This sequence is so over the top, it reads like a parody, not only of the genre but of De Palma’s own reputation for at times being exploitative and violent towards his female characters, something that has led to protests by feminists on occasion. It turns out it’s merely a film within a film: the playback of a schlocky B-movie horror film Jack, played by John Travolta, is working on. 

De Palma acknowledges the scene’s humorous intentions. “When we shot that we were laughing, every take.”3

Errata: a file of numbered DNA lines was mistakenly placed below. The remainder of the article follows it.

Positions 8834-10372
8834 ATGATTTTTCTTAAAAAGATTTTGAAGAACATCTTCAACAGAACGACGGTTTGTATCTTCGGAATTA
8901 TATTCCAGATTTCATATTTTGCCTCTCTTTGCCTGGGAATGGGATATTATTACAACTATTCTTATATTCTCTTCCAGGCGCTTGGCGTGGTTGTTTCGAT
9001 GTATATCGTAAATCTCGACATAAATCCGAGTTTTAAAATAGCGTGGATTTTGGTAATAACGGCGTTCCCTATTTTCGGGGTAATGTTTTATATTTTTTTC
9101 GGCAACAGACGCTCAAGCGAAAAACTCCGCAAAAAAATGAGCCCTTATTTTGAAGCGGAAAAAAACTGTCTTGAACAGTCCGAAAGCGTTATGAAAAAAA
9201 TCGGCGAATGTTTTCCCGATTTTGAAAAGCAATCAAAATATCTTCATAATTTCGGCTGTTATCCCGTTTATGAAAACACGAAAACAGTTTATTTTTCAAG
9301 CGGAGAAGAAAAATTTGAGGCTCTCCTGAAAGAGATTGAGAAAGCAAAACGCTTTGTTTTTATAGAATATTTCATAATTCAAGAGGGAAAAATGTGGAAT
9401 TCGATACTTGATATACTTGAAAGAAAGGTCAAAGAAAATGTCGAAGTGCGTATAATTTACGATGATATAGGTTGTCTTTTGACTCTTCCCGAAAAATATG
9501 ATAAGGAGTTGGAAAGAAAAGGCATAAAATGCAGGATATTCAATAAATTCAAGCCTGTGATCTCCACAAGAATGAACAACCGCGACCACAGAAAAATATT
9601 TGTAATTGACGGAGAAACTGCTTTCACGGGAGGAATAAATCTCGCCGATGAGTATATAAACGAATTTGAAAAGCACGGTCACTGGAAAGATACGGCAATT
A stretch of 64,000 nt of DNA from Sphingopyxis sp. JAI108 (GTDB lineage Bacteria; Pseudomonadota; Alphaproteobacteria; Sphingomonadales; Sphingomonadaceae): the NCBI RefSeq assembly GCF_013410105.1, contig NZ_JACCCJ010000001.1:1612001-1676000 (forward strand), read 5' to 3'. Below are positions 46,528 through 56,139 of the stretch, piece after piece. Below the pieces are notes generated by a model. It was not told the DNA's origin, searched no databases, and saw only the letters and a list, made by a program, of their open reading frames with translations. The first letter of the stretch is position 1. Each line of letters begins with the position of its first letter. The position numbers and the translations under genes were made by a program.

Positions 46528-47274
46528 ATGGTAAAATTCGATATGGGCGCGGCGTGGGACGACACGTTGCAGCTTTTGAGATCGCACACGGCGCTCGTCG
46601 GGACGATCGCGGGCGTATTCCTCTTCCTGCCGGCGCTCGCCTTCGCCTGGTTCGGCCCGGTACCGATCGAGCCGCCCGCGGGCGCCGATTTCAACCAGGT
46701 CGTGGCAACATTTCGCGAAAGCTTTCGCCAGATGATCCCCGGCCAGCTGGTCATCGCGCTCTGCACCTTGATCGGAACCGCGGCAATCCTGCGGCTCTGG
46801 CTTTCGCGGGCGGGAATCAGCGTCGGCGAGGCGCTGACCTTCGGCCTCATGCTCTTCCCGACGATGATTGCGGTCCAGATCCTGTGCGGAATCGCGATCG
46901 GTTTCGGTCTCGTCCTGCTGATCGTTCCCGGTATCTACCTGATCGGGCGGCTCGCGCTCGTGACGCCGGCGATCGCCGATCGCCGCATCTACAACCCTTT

It’s a funny send-up once you view it through this lens, but by 1987 De Palma seemed sensitive about the criticisms he received for his treatment of women in his films and the limitations appeasing them might impose. He explains, “Women in peril are inherently more dramatic than men in peril, because they’re more vulnerable. It’s just a convention of the genre. But now if you put a woman in peril, you’re into a political issue of violence against women, when you’re just thinking about making an effective horror movie. I think it’s unfair. If a man gets killed, does that make it any better or morally redeemable?”4